Learning to throw takes practice.  To help you get more practice time, you are welcome to come in and throw after school if I am around and you have my permission.  Unfortunately, you may not invite your friends to join you on the wheels or to give them clay to play with.  Sorry! 

On your throwing days, you must be willing to get down and dirty!  We have aprons to wear to keep your clothing relatively clay free.  Luckily. Clay is easy to wash out.


Other important requirements:  There is  a $30 Art Fee. Please get this in ASAP.  This will entitle you to full use of the clay lab.  Without the fee we will not fire your pots and they will be recycled.  As always, if you are unable to afford the fee, please talk to me right away and we can figure out a plan of payment or waive the fee.

Your hands are your most important tools.  You will need to keep your fingernails trimmed.  Many a pot has been wrecked by long nails so please don’t do specialized fingernail decorating this semester!

Have a great attitude and high expectations.  You will have a fun semester!


Welcome to Clay class!






Respect each other’s work as well as each other.  In clay class this means that anyone who purposely or jokingly harms another’s work will be removed from the classroom for the duration of the project and will be assigned a term paper to write and will be assigned detentions..


No throwing clay.  Offending students will be removed from the classroom for the duration of the project, assigned a term paper to write and will be assigned detentions.


Respect the materials.  Do not accidentally throw away any tools.  Treat them with care as they can break easily.  Wash and put them back where you got them.  Wipe up glaze containers and wash brushes after use.


Put your name on the bottom everything that you make.  Your initials will not be enough.  One name and one initial is fine.  I will not even consider putting a piece in the kiln to be fired unless it has your name on it.


Clean-up. This is very important!!  Everyone is expected to help clean up the classroom.  Because ceramics is a particularly messy class extra attention will be paid to clean up.

  1.Each day one student from the class will be the designated clay class assistant.  The entire period will be dedicated to wedging flopped pots, recycling clay and weighing balls of clay for others to use.  The student will make sure the sinks are wiped up and tools put back in order.  Everyone must cooperate on this necessary process.  This is essential to the smooth running of a clay studio.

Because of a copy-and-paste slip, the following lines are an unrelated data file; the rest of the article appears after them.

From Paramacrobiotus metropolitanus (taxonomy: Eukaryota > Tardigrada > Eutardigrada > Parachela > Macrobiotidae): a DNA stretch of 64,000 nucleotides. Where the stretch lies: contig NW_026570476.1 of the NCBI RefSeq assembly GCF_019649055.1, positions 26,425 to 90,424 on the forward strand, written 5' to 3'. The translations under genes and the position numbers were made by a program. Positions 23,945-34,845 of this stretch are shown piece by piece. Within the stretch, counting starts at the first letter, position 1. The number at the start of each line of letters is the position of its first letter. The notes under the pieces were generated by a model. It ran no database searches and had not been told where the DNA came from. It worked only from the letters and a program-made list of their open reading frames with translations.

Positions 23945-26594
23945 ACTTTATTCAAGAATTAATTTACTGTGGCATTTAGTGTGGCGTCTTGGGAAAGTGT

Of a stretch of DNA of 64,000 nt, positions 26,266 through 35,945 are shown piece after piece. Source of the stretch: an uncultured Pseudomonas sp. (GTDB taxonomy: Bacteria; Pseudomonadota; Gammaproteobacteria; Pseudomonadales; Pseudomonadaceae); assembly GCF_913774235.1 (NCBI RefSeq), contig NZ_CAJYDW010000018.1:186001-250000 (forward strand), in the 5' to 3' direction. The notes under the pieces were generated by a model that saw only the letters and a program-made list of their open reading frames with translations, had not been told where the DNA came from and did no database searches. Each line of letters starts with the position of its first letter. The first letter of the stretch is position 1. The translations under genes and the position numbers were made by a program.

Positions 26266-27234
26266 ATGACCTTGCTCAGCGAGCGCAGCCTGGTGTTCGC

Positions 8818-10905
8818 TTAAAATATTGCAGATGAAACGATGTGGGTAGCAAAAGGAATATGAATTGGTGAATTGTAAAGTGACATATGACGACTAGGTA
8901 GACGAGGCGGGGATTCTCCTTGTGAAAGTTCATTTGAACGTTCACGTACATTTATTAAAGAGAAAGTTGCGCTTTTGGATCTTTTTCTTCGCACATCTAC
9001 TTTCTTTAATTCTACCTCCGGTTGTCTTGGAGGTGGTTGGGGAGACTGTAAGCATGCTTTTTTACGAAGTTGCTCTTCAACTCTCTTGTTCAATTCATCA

1.  Tables must be washed and wiped with provided rags.  Non-clay classes use these tables, too.  Tools on the tables must be rinsed and returned to the proper containers.  Floors must be free of clay chunks of any size.

  2.  Potters wheels must be wiped up and buckets and tools rinsed.

  3.  Any chunks of clay that are dried out must be recycled in the dried clay can.  Do not throw away clay!  It can always be recycled.  Put it in the big garbage can marked RECYCLED CLAY in the kiln room

  5.  Always return your work in progress to your cubbyholes.  Be sure your project is properly wrapped with plastic if you want it to remain soft. 

  6.  PLEASE DO NOT LEAVE CHUNKS OF CLAY IN THE SINK.  This can cause the drain to clog.  Wheel slop will be put through a sieve and recycled back into usable clay.

 8.At the quarter and the end of semester we will do a big time clean-up of the entire area.

9.Please keep your valuable rings in your pocket and not your desk.  Rings get lost all the time.  Be careful!

10.NO PHONES, POP or FOOD at any time in class.

WE WILL REVIEW THE ABOVE INFORMATION AGAIN and again so don’t worry if you forget. 



  1.  Lab fee is $30.00 for clay, glazes and firing.

2.  Have a notebook in your cubby -hole for taking notes.

3.  Great attitude is essential.



What to expect:

  1.  Come to class ready to work.  Don’t wait for me to tell you to get to work.  The class is too short already.

  3.  There will be some days when I will demonstrate techniques or show slides.  I will also lecture on history and provide technical information, all of which will be on the final exam.

  4.  There will be several tests and a final exam.



Get ready to experience the joy of creating in clay!